The thermodynamical properties of CO2 are well known beyond “climate science”, adding CO2 in its present concentration to the air would have an effect like 0.0001K and is negligible.

The alleged CO2 induced warming by returning “back radiation” to the surface, as presented by the IPCC, is physically impossible. “Trapping” IR radiation does not affect the temperature of the source. It must be clear on the theoretical level that otherwise an endless mutual heating would be an inevitable outcome in some cases, which is absurd, and on the experimental level it was proven 100 years ago as well, see R.W.Wood experiment (1909).

Zeke Hausfather;

You mention that “In principle, the lack of warming over the last ten to fifteen years shouldn’t really affect estimates of climate sensitivity”. However, the fact that the addition of only 6 years of data changes the sensitivity estimate so dramatically (such that the 5% estimate of the earlier number is almost at the 95% estimate of the latter) seems to somewhat belie that.

>>>>>>>>>>>>>>>>>

Ohmigosh, I’m about to agree with ZH who s exactly correct on this matter. The fact that 6 years of data so dramatically alters the sensitivity calculation is evidence (to me at least) that it is wrong. There are other factors affecting temps that can be either positive or negative that this (and the IPCC approach) simply are not taking into account. Until there is a mechanism by which ALL forcing factors can be identified and quantified with some degree of precision, it will be impossible to isolate the sensitivity to any given one (such as CO2) for the simple reason that we’ve inadvertently got other “stuff” in the data that is affecting the calculation and producing a wrong result. If the PDO for example were to go wildly negative, pushing down global temps for another 10 years, we we conclude that CO2 sensitivity had declined further? That wouldn’t make sense would it?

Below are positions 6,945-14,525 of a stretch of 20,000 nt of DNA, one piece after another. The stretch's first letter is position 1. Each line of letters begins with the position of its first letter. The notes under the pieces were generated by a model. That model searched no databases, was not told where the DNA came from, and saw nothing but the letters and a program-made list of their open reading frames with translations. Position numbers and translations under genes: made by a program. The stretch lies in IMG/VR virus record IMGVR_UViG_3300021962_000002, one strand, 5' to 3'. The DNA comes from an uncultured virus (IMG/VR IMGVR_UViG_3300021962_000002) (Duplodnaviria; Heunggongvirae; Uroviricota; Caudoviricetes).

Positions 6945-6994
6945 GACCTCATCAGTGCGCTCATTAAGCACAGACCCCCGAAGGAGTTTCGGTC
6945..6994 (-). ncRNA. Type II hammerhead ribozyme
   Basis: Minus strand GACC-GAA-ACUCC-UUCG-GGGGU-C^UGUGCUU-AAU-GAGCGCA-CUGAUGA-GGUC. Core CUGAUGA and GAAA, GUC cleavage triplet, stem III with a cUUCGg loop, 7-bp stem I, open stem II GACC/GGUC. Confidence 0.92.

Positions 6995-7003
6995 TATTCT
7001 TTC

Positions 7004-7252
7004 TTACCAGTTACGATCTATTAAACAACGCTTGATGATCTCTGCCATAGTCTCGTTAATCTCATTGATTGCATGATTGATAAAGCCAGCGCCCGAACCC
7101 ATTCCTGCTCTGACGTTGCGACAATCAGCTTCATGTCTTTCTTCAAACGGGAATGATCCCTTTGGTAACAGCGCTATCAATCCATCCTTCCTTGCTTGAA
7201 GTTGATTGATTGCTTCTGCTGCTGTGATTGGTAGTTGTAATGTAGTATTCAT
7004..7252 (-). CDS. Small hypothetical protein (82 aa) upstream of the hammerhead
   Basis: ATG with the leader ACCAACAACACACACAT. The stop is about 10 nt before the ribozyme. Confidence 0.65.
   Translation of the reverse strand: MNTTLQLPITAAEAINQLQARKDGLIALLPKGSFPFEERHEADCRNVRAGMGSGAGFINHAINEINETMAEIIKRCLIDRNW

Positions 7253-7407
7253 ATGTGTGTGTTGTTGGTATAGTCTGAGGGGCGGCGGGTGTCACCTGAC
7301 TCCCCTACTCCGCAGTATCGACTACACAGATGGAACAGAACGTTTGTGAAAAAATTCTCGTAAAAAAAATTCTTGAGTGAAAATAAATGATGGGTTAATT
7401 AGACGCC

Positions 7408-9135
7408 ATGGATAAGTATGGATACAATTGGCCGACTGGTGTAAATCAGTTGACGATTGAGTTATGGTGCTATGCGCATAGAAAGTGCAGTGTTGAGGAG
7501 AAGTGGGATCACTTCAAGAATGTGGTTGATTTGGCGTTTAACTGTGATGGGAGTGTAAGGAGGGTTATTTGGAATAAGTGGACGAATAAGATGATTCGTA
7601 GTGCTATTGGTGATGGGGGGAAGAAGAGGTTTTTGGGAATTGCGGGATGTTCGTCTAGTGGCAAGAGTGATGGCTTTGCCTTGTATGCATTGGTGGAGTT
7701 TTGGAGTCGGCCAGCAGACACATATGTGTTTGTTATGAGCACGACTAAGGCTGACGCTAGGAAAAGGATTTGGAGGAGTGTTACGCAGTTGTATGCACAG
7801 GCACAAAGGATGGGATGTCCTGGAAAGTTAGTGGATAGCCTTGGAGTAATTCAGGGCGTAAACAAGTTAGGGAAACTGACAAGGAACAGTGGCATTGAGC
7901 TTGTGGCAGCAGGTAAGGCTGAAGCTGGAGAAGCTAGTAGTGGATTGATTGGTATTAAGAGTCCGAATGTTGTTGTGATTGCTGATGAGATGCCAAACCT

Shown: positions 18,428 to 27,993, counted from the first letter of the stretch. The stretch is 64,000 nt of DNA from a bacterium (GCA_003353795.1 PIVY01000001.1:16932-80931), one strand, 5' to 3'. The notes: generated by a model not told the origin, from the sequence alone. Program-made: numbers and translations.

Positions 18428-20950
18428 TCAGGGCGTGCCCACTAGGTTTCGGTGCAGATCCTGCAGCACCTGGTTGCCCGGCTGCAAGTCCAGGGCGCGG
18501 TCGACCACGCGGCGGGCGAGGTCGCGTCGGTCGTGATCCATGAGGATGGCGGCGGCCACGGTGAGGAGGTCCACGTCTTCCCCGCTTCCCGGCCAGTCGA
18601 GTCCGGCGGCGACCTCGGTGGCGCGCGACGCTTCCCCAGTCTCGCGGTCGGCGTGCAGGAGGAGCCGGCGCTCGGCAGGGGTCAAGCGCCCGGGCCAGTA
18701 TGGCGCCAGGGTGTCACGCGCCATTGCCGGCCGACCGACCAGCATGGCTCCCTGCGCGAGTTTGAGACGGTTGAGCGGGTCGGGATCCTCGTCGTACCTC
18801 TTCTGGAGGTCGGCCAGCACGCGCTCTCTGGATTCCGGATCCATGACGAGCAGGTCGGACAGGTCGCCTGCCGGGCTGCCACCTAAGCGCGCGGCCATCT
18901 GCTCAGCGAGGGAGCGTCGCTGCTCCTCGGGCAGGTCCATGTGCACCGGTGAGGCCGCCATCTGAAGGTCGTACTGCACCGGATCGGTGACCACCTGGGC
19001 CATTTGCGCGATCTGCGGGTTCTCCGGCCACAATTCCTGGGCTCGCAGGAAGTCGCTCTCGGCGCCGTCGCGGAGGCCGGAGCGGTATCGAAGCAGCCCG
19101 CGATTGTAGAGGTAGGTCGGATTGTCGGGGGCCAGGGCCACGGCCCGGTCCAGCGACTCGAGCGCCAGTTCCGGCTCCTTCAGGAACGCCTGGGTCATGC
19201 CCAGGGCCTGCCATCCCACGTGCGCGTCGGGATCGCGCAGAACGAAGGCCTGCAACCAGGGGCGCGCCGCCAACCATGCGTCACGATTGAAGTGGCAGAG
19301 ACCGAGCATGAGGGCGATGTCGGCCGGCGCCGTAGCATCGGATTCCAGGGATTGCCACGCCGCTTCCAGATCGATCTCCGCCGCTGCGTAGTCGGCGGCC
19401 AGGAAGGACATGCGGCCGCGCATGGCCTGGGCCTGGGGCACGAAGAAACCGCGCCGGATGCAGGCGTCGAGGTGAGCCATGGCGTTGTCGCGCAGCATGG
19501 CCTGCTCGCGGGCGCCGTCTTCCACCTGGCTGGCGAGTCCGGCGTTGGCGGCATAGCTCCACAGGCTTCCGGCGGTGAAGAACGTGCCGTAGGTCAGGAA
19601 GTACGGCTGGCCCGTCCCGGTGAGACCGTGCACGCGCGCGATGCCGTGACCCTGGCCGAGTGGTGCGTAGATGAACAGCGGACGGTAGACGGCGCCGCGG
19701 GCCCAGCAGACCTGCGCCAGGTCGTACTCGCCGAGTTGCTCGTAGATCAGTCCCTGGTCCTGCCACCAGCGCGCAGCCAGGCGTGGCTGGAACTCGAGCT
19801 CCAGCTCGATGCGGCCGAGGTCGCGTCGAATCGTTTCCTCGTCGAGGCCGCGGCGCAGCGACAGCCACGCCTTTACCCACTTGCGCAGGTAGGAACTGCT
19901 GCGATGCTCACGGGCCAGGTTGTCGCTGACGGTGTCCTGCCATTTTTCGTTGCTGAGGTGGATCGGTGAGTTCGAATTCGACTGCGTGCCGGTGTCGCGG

How much time shall we spend, trying to calculate “climate sensitivity” using CO2 rise and warm phase of AMO cycle? It makes NO SENSE! If you use 1910-1945 HadCRUT data, you will get ten times higher climate sensitivity, since using this mechanistic approach, you will get 0,7 deg C warming from 10 ppm CO2 increase. CO2 effect is not recognizable, looking at CET or GISP2 data, or non-existing hotspot or whatever else. It is a virtual concept, existing in PC models only.

Zeke/davidmhoffer,

Are you guys sure you’re comparing apples? The difference between like estimates is less than a degree, doesn’t seem especially large, esp since he also throws in some changes re the surface data.

“Using the same data, I estimate a climate sensitivity PDF with a mode of 2.4 K and a 5–95% uncertainty range of 2.0–3.6 K, the reduction being primarily due to use of an objective Bayesian approach. Upon incorporating six additional years of model-simulation data, previously unused, and improving diagnostic power by changing how the surface temperature data is used, the central estimate of climate sensitivity using the objective Bayesian method falls to 1.6 K (mode and median), with 5–95% bounds of 1.2–2.2 K. “

Zeke,

Thanks for your comments. As I wrote, the 95% estimate of 2.2 K that you refer to does not allow for all uncertainties, hence my giving also the higher 95% estimate of 3.0 K.

The difference between the two sensitivity estimates is something that was considered in some detail in peer review, as you can imagine. It relates not just to the use of six additional years’ data, but to the redesign of the surface temperature ‘diagnostic’ to improve its power. This is explained in more detail in the paper. If you would like a copy, just let me know. With the original surface diagnostic design and data extending only to the decade ending 1995, the signal-to-noise ratio was insufficient to properly constrain climate sensitivity. Going forwards in time, the signal to noise ratio will improve further, so estimates should become increasingly stable. Yes, ENSO and other decadal and multi-decadal internal variability will still be a problem, but should be less so now that ocean temperatures are better monitored. Updating from HadCRUT (which does not extend to 2001) to HadCRUT4 temperature data may also have had some effect on the ECS estimation. Ring et al (2012) reported a cumulative 0.5 K decrease in its ECS estimate as a result of that change.